Getting to universal real-time payments in the United States will depend on reaching smaller banking institutions, and on Wednesday The Clearing House Payments Co. LLC may have created the potential to scoop up a significant number of these endpoints via a deal with the major processor FIS Inc. The two companies announced First Bank and Nano Banc are the first FIS clients to begin processing real-time payments via FIS’s connection to TCH.
New York City-based TCH, owned by some of the largest financial institutions in the country, launched its real-time payments network in 2017 and earlier this month announced agreements already in place with third-party core processors and other providers have created the potential to reach 70% of all U.S. deposit accounts. Some 56% of accounts are connected to the network now, either directly or via third-party agreements, TCH says.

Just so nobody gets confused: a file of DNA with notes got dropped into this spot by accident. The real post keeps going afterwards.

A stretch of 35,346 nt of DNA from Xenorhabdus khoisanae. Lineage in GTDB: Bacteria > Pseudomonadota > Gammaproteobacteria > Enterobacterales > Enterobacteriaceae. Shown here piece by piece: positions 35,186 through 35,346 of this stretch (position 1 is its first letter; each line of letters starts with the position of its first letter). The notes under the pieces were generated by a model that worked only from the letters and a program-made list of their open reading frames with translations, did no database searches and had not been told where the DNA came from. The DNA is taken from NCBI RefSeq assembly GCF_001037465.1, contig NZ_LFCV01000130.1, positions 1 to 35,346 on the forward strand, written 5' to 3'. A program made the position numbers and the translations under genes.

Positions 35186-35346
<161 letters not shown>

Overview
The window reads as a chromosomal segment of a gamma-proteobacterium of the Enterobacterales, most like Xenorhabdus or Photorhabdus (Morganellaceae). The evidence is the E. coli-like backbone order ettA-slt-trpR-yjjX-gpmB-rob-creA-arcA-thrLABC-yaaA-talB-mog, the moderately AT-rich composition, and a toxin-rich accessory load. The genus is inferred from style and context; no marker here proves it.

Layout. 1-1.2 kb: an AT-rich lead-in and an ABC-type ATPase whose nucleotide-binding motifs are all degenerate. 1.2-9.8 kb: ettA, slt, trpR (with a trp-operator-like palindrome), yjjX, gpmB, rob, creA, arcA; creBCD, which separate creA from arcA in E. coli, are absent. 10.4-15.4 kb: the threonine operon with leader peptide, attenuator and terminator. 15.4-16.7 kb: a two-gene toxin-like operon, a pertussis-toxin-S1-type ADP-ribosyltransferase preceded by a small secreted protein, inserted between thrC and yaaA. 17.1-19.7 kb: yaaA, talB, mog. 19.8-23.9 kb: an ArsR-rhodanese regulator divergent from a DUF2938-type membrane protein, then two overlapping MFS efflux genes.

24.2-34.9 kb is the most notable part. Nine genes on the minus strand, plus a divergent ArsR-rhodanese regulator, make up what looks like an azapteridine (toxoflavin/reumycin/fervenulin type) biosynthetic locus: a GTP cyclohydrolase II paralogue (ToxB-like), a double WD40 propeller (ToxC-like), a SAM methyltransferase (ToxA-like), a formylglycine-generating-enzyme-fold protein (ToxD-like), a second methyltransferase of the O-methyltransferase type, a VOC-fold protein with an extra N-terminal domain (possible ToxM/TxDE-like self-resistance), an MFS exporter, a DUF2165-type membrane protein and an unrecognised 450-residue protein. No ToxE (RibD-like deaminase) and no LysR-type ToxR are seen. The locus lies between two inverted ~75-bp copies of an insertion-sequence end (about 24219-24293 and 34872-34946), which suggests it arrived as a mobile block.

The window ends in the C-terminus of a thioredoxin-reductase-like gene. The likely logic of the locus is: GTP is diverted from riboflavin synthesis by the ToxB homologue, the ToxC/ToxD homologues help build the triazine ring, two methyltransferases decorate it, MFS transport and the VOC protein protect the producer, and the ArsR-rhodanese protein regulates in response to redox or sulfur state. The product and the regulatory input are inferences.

In addition to TCH’s network, the Federal Reserve is building a real-time payments capability called FedNow, which the central bank says will be ready by 2023 or 2024.
Connections to smaller institutions, while vital, can be expensive and time-consuming unless providers can forge links through core processors. Irvine, Calif.-based Nano Banc and St. Louis-based First Bank are the first to connect via FIS. The first institutions to link to TCH via third-party processors were connected in December via their relationship to Jack Henry & Associates, Monett, Mo., according to a TCH spokesman.
Agreements with such third-party processors are the “only way to connect every bank in the country,” the spokesman adds. Jack Henry, Brookfield, Wis.-based Fiserv, and Jacksonville, Fla.-based FIS are among the largest core processors TCH has recruited.
“We’ve designed our new managed service to ease the process of connecting to this emerging platform for small-to-mid-sized banks and credit unions that lack the resources of their larger competitors,” said Royal Cole, executive vice president and head of financial institutions payment solutions at FIS, in a statement.